In this course students will examine the overall health, safety and nutritional needs of children and apply that information to the role of the Early Childhood Educator in childcare settings. Emphasis will be placed on creating policies and practices to promote the health and well being of children, while helping them establish positive habits and attitudes toward health, safety and nutrition.
The following global ideas guide the design and delivery of this course:
- Caregivers promote healthy practices in the centre by developing and following health, safety and nutrition policies and procedures, modeling healthy habits, communicating with families and developing a network of community resources.
- Prevention and management of illness includes the implementation of effective health and hygienic practices to discourage the spread of disease, the maintenance of children’s health records and the implementation of effective health policies.
- Caregivers provide a balance between safe and challenging environments for children by paying close attention to the four components of safety promotion – staff training, physical environment, supervision of children and safety rules.
- Healthy nutritional practices ensure a balance between the child’s right to have control over what and how much food s/he consumes and the adult’s responsibility to provide enough food, a variety of wholesome foods and an environment that promotes healthy eating.
- Caregivers contribute to the prevention of child abuse, while recognizing and reporting suspected cases.
Methods of Instruction
- Class Discussion
- Audio-visual Aids
- In-class Exercises
Means of Assessment
This course will conform to Douglas College policy regarding the number and weighting of evaluations.
- Research Paper/Presentation
Upon successful completion of this course, the student will be able to:
- Implement effective health practices based on centre policies and procedures and government regulations:
- Explain how germs are spread
- Describe areas where policies and procedures are needed in child care centres to address health issues
- Explain the goal of universal precautions and how to put them into practice
- List and describe common childhood infections and strategies for their control in child care centres
- Explain the principle of exclusion of sick children from the child care centre and identify the related issues
- Describe the safe administration of medication to children
- Describe chronic health issues affecting young children (i.e., allergies and asthma) and effective caregiver strategies for helping children deal with them in child care settings.
- Implement safety measures based on centre policies and procedures and government regulations:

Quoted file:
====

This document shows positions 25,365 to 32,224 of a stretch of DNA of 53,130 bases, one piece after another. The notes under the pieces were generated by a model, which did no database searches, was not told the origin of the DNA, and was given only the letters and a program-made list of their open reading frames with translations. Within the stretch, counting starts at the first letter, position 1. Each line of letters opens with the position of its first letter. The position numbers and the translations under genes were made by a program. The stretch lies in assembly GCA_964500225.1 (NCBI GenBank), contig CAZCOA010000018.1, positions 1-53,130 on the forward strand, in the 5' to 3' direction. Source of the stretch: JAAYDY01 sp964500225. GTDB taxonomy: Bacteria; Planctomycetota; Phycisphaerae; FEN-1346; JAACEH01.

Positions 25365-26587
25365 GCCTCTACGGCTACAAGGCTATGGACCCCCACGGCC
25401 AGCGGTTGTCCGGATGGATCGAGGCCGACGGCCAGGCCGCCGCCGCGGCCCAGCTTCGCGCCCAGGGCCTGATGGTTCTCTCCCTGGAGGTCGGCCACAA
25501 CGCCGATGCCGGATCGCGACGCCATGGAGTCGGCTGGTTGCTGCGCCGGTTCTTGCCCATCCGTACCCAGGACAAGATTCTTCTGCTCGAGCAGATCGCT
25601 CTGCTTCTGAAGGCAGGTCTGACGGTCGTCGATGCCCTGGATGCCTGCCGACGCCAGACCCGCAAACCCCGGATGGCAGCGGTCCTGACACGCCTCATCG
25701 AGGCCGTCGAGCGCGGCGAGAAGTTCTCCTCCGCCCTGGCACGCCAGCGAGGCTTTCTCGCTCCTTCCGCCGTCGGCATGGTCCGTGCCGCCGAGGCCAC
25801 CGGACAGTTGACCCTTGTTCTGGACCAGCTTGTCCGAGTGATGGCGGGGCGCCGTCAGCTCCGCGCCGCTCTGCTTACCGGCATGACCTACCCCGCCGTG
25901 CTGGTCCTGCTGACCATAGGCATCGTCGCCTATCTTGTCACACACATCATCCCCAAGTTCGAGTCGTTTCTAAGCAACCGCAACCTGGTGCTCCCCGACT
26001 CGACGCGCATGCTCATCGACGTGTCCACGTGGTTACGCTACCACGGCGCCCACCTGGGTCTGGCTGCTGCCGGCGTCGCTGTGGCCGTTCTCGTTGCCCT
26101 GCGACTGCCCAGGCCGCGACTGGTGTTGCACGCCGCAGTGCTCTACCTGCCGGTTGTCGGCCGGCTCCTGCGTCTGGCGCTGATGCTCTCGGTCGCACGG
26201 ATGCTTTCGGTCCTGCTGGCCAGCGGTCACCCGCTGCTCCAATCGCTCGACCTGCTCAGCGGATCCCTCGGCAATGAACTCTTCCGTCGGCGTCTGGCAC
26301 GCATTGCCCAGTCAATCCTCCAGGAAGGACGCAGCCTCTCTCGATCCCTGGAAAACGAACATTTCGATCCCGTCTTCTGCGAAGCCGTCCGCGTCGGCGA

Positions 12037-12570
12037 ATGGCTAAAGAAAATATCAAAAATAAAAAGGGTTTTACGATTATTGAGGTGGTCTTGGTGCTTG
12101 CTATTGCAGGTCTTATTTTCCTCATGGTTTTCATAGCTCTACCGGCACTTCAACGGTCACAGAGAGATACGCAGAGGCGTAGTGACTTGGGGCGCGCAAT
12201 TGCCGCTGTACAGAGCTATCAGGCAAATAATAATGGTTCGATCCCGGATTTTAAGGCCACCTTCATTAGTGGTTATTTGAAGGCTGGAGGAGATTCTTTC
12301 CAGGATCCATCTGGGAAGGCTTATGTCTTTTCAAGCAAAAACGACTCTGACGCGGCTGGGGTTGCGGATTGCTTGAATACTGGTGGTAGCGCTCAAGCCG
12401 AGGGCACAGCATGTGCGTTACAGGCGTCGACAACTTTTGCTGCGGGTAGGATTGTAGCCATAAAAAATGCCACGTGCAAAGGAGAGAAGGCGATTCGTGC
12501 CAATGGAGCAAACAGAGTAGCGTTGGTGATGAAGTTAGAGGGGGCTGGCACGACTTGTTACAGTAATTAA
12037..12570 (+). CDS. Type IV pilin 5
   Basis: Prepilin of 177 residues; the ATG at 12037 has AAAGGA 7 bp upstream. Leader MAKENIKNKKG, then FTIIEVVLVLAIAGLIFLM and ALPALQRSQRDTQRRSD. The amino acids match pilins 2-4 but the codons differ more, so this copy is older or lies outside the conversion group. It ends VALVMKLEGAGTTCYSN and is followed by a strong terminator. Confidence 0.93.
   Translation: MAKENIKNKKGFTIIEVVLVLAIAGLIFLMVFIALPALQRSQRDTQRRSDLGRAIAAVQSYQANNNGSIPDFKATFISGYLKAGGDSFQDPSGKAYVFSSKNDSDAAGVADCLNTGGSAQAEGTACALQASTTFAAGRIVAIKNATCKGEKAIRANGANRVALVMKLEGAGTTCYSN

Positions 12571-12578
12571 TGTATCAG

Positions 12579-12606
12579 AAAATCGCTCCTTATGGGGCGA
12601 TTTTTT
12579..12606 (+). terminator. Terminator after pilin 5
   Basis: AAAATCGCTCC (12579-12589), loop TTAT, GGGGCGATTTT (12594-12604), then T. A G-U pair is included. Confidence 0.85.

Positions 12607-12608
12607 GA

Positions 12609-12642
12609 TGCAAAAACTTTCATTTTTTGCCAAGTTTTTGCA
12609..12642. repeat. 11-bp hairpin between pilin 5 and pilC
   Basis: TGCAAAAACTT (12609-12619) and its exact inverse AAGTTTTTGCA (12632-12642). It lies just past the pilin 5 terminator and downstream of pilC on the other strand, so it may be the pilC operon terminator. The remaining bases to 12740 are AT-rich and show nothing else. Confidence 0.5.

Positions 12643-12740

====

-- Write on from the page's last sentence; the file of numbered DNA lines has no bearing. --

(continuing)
- Describe common types of childhood injuries
- List and describe areas where policies and procedures are needed to address safety issues in child care settings
- Explain the relationship between caregiver training (including emergency training) and the promotion of safety
- Identify strategies for evaluating the safety of indoor and outdoor child care environments
- Explain the elements of effective supervision of young children
- Describe effective safety rules for children
- List the signs of child abuse and neglect, and caregiver strategies for dealing with suspected abuse (including reporting procedures)
- Identify the procedures for emergency situations (i.e., fire, earthquakes and serious injuries)
- Implement a nutrition program based on centre policies and procedures and government regulations:
- State the practices that create a positive eating environment and encourage children to try new foods
- Identify policies for fostering healthy nutrition in child care settings
- Identify developmental issues for infants, toddlers, preschoolers and school-age children that affect their eating behaviour
- Identify ways in which a variety of nutritious foods can be provided in the centre
- Describe food safety practices (i.e., reducing choking, preventing food-borne illnesses, etc.).
Course Guidelines for previous years are viewable by selecting the version desired. If you took this course and do not see a listing for the starting semester/year of the course, consider the previous version as the applicable version.
Below shows how this course and its credits transfer within the BC transfer system.
A course is considered university-transferable (UT) if it transfers to at least one of the five research universities in British Columbia: University of British Columbia; University of British Columbia-Okanagan; Simon Fraser University; University of Victoria; and the University of Northern British Columbia.
For more information on transfer visit the BC Transfer Guide and BCCAT websites.
If your course prerequisites indicate that you need an assessment, please see our Assessment page for more information.